Thousand Interrogated for Arakan Strife Role
By Nyein Nyein 1 November 2012
More than 1,000 people are being detained for questioning regarding the recent sectarian conflict in Arakan (Rakhine) State which so far has claimed at least 89 lives, according to President’s Office Director Zaw Htay.
The government announced on Wednesday that there is evidence of groups and individuals behind the communal violence in western Burma and action would be taken against those found guilty of instigating the unrest.
Zaw Htay told The Irrawaddy on Thursday that those responsible would be exposed in due course, but declined to elaborate exactly when that would be. “We will announce the facts when the time comes,” he said. “We have not set any date for how long the investigation will take and when the results will be released.”
The government statement said that the renewed wave of unrest threatened national security as it “showed signs of evolving into armed conflict.” A total of 180 percussion-lock firearms were seized during the strife, which began on Oct. 21 and resulted in 89 deaths, 136 wounded, 5,351 houses burnt down and 32,231 people left homeless, according to official figures.
In contrast, local people said that many deaths and injuries were caused by police and soldiers shooting into crowds.
Meanwhile, the state media ordered “saboteurs” to hand over “swords, bayonets and arms” to local security personnel within three days. Otherwise, the Arakan State Police Force will take legal action against transgressors under section 4 (d) of the Arms Act (1878), which prohibits holding “guns, bayonets, swords, daggers, spears, bows and arrows, arms and things related to arms.”
Naypyidaw has formed several investigation committees regarding the ongoing conflict in Arakan State since violence first flared in June, but no official report has been published so far. The government announcement also accused political parties, ceasefire groups and local and foreign organizations of encouraging local people “to commit mob threats, terrorist attacks and violence and arson attacks.”
Phay Than, a Lower House MP for the Rakhines Nationalities Development Party (RNDP), said the government’s accusation that ethnic parties are behind the violence was nothing new as the former military regime would often blame social unrest on minority groups.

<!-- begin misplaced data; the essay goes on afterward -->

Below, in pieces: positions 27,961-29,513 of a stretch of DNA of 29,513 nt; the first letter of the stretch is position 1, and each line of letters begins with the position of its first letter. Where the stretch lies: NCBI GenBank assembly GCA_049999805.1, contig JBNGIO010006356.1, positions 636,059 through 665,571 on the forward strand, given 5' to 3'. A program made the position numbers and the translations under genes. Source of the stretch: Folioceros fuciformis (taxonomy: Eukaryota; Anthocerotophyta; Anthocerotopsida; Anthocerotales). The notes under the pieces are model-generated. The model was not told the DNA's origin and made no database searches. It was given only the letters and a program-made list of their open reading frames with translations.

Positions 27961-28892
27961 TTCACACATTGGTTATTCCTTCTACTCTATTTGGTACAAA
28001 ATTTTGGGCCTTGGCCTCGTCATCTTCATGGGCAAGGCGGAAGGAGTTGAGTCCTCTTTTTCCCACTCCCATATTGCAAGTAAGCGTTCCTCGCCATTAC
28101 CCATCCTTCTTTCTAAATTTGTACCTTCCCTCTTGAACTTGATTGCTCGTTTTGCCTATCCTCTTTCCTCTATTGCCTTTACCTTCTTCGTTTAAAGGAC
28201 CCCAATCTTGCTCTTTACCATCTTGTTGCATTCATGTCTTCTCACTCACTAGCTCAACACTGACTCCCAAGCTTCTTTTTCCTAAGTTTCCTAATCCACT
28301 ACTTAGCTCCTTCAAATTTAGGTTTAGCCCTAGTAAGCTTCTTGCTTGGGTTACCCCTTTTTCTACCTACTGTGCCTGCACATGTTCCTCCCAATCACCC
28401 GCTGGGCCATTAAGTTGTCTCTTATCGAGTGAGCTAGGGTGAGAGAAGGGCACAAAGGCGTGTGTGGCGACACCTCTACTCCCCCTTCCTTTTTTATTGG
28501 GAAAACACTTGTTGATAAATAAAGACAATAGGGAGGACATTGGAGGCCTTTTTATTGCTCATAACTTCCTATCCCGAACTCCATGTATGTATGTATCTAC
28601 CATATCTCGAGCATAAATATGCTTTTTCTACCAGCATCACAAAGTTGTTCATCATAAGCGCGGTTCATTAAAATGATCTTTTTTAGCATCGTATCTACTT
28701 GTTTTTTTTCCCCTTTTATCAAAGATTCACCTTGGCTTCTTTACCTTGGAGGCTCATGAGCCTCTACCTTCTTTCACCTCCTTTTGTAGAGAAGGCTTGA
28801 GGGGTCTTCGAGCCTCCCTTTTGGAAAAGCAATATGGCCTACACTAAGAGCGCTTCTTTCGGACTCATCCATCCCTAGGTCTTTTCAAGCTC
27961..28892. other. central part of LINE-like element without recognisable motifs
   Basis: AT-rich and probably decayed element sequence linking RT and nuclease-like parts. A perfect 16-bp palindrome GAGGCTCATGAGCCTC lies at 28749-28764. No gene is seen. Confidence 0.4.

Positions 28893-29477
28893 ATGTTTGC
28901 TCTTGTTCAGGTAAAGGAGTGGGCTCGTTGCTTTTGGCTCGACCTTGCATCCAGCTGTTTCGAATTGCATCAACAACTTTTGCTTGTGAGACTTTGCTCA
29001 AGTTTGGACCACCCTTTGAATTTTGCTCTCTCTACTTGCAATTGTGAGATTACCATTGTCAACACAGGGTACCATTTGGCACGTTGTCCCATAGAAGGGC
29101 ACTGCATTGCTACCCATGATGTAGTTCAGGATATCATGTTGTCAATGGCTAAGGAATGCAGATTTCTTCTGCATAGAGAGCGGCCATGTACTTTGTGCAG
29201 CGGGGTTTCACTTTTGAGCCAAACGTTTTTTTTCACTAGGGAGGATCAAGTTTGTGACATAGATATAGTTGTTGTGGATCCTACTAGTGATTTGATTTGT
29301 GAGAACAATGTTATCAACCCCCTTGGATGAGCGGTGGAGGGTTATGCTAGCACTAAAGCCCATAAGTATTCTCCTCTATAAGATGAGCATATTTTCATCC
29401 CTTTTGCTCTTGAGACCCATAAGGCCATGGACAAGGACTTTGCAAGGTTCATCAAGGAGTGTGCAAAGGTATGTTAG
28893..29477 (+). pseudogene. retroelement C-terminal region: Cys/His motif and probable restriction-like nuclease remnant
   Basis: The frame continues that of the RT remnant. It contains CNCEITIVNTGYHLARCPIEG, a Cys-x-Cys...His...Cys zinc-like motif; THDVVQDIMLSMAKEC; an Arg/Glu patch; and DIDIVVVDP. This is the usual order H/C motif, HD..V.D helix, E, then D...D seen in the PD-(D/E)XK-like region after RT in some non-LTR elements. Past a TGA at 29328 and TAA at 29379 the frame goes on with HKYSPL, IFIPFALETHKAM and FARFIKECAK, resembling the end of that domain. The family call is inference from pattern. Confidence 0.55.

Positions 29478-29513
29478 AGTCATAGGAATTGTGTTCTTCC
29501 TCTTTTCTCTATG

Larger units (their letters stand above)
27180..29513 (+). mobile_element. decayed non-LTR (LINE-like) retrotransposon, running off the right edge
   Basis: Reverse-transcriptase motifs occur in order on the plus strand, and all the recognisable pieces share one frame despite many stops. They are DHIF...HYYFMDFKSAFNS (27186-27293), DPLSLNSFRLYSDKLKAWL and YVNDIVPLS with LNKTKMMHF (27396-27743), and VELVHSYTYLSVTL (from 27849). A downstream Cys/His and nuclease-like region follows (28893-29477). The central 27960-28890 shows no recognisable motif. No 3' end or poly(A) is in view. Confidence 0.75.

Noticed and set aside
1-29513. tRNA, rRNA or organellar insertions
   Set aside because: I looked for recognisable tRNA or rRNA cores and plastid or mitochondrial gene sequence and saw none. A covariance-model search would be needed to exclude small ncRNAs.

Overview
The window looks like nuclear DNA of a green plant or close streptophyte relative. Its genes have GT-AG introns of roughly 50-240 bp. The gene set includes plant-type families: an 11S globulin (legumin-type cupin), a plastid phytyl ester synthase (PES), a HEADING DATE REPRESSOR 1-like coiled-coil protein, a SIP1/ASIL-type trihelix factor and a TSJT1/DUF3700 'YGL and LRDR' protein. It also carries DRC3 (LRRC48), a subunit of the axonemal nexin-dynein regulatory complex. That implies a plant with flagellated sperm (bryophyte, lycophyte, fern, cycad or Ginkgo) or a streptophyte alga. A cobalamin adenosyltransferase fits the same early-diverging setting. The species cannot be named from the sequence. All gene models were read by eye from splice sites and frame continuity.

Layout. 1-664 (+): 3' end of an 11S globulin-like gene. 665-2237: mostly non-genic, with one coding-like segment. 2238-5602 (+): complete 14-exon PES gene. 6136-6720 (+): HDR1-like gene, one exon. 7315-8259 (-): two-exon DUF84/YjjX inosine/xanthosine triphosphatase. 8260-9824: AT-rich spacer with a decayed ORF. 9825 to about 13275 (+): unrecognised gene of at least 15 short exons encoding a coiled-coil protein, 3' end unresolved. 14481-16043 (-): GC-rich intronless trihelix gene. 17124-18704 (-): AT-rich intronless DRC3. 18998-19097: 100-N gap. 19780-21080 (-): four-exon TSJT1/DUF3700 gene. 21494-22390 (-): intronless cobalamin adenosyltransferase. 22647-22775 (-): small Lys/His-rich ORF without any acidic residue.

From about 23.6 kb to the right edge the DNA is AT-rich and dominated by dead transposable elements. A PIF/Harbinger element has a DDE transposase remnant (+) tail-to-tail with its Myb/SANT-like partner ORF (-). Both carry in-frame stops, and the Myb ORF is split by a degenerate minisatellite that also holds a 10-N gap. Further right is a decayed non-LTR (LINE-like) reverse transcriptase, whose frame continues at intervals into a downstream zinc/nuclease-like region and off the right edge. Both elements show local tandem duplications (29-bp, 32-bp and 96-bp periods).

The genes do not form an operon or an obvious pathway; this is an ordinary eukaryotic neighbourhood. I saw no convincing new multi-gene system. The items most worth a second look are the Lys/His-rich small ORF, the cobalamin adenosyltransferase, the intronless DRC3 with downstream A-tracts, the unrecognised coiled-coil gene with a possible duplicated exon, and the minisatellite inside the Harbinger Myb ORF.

“Our parties did not instigate the conflicts in Rakhine, we are even cooperating with the government to solve the problem,” he said. “We want the investigation in accordance with the law and hope that the government will provide peace and stability in the region.”
“I urge the government to let Muslims travel. They should not be locked only in Arakan State, but should be allowed to travel within the whole of Burma in accordance with the 1982 citizenship law,” added Phay Than.
“Similarly, the conflict will be reduced if the authorities act in accordance with the law regarding illegal immigrants.”
Although the government announcement did not specifically name any party or group, the Arakan Liberation Party is an organization which has recently signed a ceasefire agreement with Naypyidaw.
Political parties present in Arakan State include: the ruling Union Solidarity and Development Party, RNDP, National Unity Party, Rakhine State National Force of Myanmar, Mro National Party, Kaman National Progressive Party, Khami National Development Party, Mro or Khami National Solidarity Organization, which were registered in 2010, and Arakan League for Democracy (ALD), re-registered in 2012.
The ALD, which came in third place during the annulled 1990 general election, also issued a statement last Thursday saying that foreign groups masterminded the recent conflict but did provide any names.